Make sure you know when results day is. Usually, you collect your exam results at your college or school but some universities provide an online service for checking results.
- If you aren’t around on results day, make sure you have arranged to have the results sent to your house or the address you will be staying at.
- Don’t obsessively check for results if they’re available online. Refreshing your browser every 5 minutes won’t make results come out faster, but it may up your stress and worry levels.
Spend time with positive people. Studies have shown that humans “catch” emotions about as easily as we catch colds. If you hang out only with people who are also stressed about their exam results, you won’t be able to soothe your own nerves.
- Try hanging out with people who are handling their stress well. Don’t talk about exams or worries when you are together. Focus on positive thinking and fun with each other instead.
Remind yourself of your strengths. The human brain has a strong negative bias, meaning we generally focus more on the negative things and allow the positive things to slip past us. Identifying and reminding yourself of your strengths will help you combat this bias to make sure you’re giving yourself a fair shot.
- Try making a list of things that you know you do well, and things that you can be positive about. For example, if you have studied and revised carefully, acknowledge that as a strength.
5Remember that you can’t control the outcomes of your actions. All you can do is to control your actions. You’ve done that by working hard and taking your exams. The rest isn’t up to you. Letting go of your need to control outcomes — which can’t be done — can be incredibly helpful to reduce stress.
Formulate and write down three plans: Plan A, Plan B, and Plan C. Formulating your first-choice plan and a few backup plans will help you feel prepared, no matter what your results are. Make Plan A for if you do as well or better than you need to in your exams. Make Plan B for if you do worse than expected but not terribly. Make Plan C for if the worst really does come to pass.
- For example, if you have just finished your GCSEs and want to go on to sixth form, Plan A would be to go on to sixth form. Plan B might be to still go on to sixth form but to take different courses with lower entry requirements. Plan C might be to try to get a part-time job whilst arranging re-sits.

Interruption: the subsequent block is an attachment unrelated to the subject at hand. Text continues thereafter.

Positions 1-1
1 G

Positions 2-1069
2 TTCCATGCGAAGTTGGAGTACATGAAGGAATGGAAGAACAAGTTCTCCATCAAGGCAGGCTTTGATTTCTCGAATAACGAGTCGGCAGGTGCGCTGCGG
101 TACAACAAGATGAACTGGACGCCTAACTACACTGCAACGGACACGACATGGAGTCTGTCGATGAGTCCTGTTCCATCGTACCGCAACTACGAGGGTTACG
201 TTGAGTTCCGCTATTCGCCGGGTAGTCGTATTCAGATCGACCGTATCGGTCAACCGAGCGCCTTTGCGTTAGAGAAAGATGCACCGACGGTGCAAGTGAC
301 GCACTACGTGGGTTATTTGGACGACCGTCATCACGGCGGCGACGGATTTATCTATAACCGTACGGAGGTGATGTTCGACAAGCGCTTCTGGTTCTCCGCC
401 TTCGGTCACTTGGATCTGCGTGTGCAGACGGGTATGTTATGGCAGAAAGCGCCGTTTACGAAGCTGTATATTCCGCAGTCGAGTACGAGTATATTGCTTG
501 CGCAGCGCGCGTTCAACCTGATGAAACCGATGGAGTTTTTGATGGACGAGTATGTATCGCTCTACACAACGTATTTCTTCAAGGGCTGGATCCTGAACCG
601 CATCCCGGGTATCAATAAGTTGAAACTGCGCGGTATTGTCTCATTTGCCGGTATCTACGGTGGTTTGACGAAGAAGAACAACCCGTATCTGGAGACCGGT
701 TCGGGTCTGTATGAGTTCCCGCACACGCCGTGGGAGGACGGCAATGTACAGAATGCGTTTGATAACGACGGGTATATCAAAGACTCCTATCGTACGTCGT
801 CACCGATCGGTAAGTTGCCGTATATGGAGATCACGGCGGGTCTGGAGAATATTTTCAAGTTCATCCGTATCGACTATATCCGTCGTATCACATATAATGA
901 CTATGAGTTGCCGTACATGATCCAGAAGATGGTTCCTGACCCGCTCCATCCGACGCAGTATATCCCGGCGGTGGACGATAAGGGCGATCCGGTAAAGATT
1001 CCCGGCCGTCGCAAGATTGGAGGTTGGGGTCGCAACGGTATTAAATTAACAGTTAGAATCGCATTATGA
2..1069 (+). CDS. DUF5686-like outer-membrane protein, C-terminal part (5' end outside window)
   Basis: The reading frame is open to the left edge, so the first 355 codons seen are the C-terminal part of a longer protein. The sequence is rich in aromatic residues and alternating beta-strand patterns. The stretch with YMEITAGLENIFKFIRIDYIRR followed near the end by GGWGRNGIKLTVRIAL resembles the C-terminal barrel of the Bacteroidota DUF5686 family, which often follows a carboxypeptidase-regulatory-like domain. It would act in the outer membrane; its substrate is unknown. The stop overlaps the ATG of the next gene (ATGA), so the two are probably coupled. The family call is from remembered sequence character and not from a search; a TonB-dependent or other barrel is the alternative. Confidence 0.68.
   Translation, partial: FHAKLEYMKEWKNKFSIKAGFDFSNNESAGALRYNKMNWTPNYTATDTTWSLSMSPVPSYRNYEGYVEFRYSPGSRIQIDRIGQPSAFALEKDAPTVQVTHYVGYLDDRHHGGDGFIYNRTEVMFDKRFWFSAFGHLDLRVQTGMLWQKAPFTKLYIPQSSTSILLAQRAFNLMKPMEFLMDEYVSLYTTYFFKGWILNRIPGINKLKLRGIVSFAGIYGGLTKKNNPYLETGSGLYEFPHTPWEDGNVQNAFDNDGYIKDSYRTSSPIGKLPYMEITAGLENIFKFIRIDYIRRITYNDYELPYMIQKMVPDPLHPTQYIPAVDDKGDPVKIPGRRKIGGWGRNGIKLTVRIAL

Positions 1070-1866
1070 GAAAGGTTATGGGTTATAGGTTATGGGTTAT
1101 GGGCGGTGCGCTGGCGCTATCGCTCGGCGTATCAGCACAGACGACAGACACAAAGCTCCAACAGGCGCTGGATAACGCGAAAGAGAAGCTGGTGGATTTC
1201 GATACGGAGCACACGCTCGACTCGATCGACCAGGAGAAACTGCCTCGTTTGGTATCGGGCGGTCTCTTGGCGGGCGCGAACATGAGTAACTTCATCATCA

- If the exam is for a single course, rather than something like GSCEs, Plan A might be to continue on with your other required college courses. Plan B might be to see if you can re-take the exam or make up your grade with extra credit. Plan C might be to re-take the course after getting some tutoring or taking a remedial course.
- You should also talk this plan over with your parents and friends to get an objective view of things – sometimes, when you’re nervous or upset, you can start to make silly and illogical choices!
- Considering the worst-case scenario can actually help you bust stress if you do it rationally. Think about what the worst thing is that can happen. Can you handle it, really? The answer will almost universally be “yes.”
7Make plans to celebrate when the results come out. Planning something enjoyable for results day will give you something to look forward to instead of just fearing the day.
Get organized for next term. After you’ve enjoyed some relaxation and celebration time, start sorting out and organising any notes, books or paperwork you will need to have ready for the next academic term. Not only will it take your mind off of the wait for the exam results, it will also make sure you don’t have any last minute panics before the next term begins.
- Make sure to take a complete break from schoolwork before going back to it, though. Give your brain time to refresh itself, or you could face burnout.
Open your results on your own terms. Some people like to open their results in front of their friends, some people prefer to have their parents with them, whilst others prefer to find a quiet place where they can deal with the result by themselves. Don’t let anybody push you to open them at any other time than one you are comfortable with.
- Make sure that you do actually face your results, even if you expect them to be unpleasant. It’s natural for people to want to avoid unpleasant experiences, but you need to know how you performed on your exams. Don’t let yourself procrastinate out of fear.
- If you really can’t face opening your results on your own, ask someone else to do it for you and share the results with you. Sometimes, it can be helpful to share the experience with a friend.
- Don’t go through your notes looking for the answers to the exams. You can’t change what you’ve written now.
- If you find yourself nit-picking over a small part of the exam, stop and put things into perspective. It is only in the rarest cases when one small mistake means the difference between a pass and a fail.
- Recognise that everybody gets stressed about exam results.
- Remember that your life and health is more important than an exam you might not even remember it’s result later.
- A little bit of stress is a normal part of life. However, if you think your stress is getting out of control, talk to somebody NOW! If you think stress is causing you serious medical problems, such as significant sleep problems or chronic anxiety, see your doctor or a counselor. If you have thoughts of harming yourself, seek immediate help by calling emergency services such as 999 or Samaritans in the UK (08457 90 90 90) or the National Suicide Prevention Hotline (1-800-273-TALK) in the US.